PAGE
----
Virginia lawmakers are expected to fill an open seat this month on a state board that could determine whether the state becomes a regional leader on renewable energy, energy efficiency and grid modernization.
“The State Corporation Commission is where the rubber meets the road,” says Cale Jaffe, director of the Environmental and Regulatory Law Clinic at the University of Virginia.
Government agencies and the Legislature can lay out rules for pollution control and energy generation, but it’s the commission that has the power to say ‘yea’ or ‘nay’ to related proposals by utilities.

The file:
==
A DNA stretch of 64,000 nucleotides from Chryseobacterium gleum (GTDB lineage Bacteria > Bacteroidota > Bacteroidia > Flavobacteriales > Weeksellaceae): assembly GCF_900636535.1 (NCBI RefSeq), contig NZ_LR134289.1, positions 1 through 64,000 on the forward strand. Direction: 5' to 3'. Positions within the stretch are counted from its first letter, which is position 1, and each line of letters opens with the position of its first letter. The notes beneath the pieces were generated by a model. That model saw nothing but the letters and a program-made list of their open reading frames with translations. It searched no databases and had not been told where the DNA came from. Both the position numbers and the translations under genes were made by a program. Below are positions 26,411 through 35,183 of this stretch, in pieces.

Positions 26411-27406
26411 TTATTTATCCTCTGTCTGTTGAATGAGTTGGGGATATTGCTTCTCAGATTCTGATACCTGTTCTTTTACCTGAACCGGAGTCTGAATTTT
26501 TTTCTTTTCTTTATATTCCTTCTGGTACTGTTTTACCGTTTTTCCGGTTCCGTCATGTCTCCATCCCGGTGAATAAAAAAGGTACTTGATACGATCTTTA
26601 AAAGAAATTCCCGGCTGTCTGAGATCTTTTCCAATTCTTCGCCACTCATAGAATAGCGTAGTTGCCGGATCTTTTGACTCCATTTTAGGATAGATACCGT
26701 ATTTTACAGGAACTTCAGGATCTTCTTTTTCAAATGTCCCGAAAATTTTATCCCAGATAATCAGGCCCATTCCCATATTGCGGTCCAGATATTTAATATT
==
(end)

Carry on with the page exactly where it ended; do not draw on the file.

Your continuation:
Virginia’s Grid Modernization and Security Act (SB966) went into effect July 1.
“That legislation creates the possibility for clean energy wins, but doesn’t guarantee anything,” explains Will Cleveland, staff attorney with the Southern Environmental Law Center, an advocacy organization in Charlottesville. “The commission plays a critical role here.”
“The SCC exists to regulate the monopoly utilities in Virginia,” he continues. “But we have an odd tension here.”
Utility executives are required to maximize profits, but keep rates reasonable and service reliable for captive ratepayers, Cleveland explains.
Read more (Energy News)